Grinding machine operators are able to listen to the processes via acoustic emission (AE) monitoring systems and use the information to shorten cycle times and minimize wheel loss from dressing. But, AE sensors need to be positioned to deal with interfering background noise.
Related Glossary Terms
Removal of undesirable materials from “loaded” grinding wheels using a single- or multi-point diamond or other tool. The process also exposes unused, sharp abrasive points. See loading; truing.
Machining operation in which material is removed from the workpiece by a powered abrasive wheel, stone, belt, paste, sheet, compound, slurry, etc. Takes various forms: surface grinding (creates flat and/or squared surfaces); cylindrical grinding (for external cylindrical and tapered shapes, fillets, undercuts, etc.); centerless grinding; chamfering; thread and form grinding; tool and cutter grinding; offhand grinding; lapping and polishing (grinding with extremely fine grits to create ultrasmooth surfaces); honing; and disc grinding.
- grinding machine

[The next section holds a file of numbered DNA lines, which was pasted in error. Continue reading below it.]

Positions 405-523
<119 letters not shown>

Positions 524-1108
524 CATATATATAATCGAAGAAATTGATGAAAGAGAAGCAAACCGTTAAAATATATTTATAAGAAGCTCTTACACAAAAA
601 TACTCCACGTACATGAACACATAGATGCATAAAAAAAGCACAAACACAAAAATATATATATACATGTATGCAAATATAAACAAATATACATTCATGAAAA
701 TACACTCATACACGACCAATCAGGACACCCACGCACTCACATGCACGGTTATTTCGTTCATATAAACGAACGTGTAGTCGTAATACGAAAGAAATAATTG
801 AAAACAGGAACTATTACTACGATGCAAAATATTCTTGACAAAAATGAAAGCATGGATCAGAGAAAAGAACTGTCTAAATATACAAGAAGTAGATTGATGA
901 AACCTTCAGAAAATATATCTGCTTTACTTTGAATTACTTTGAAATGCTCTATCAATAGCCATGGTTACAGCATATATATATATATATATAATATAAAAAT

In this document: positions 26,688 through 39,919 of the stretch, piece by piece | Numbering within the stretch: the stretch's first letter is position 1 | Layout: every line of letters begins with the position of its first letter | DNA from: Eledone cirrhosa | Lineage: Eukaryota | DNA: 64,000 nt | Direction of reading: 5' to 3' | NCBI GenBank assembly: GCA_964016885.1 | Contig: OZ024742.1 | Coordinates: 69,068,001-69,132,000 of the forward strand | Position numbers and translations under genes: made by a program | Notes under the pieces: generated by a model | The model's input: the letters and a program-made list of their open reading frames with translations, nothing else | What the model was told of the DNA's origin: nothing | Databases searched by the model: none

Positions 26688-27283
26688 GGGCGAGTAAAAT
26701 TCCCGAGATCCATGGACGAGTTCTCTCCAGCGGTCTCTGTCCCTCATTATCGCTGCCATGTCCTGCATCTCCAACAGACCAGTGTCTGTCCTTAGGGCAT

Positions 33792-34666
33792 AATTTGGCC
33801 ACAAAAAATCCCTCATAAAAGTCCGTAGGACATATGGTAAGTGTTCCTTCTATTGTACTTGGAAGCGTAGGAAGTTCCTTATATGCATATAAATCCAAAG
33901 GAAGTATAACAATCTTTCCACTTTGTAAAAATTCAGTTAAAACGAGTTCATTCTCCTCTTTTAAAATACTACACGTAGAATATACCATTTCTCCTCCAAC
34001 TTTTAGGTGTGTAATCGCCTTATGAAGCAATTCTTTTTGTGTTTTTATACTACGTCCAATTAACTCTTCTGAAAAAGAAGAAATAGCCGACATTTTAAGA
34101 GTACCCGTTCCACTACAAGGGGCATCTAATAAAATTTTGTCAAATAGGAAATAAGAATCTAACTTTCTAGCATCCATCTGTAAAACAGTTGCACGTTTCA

Powers a grinding wheel or other abrasive tool for the purpose of removing metal and finishing workpieces to close tolerances. Provides smooth, square, parallel and accurate workpiece surfaces. When ultrasmooth surfaces and finishes on the order of microns are required, lapping and honing machines (precision grinders that run abrasives with extremely fine, uniform grits) are used. In its “finishing” role, the grinder is perhaps the most widely used machine tool. Various styles are available: bench and pedestal grinders for sharpening lathe bits and drills; surface grinders for producing square, parallel, smooth and accurate parts; cylindrical and centerless grinders; center-hole grinders; form grinders; facemill and endmill grinders; gear-cutting grinders; jig grinders; abrasive belt (backstand, swing-frame, belt-roll) grinders; tool and cutter grinders for sharpening and resharpening cutting tools; carbide grinders; hand-held die grinders; and abrasive cutoff saws.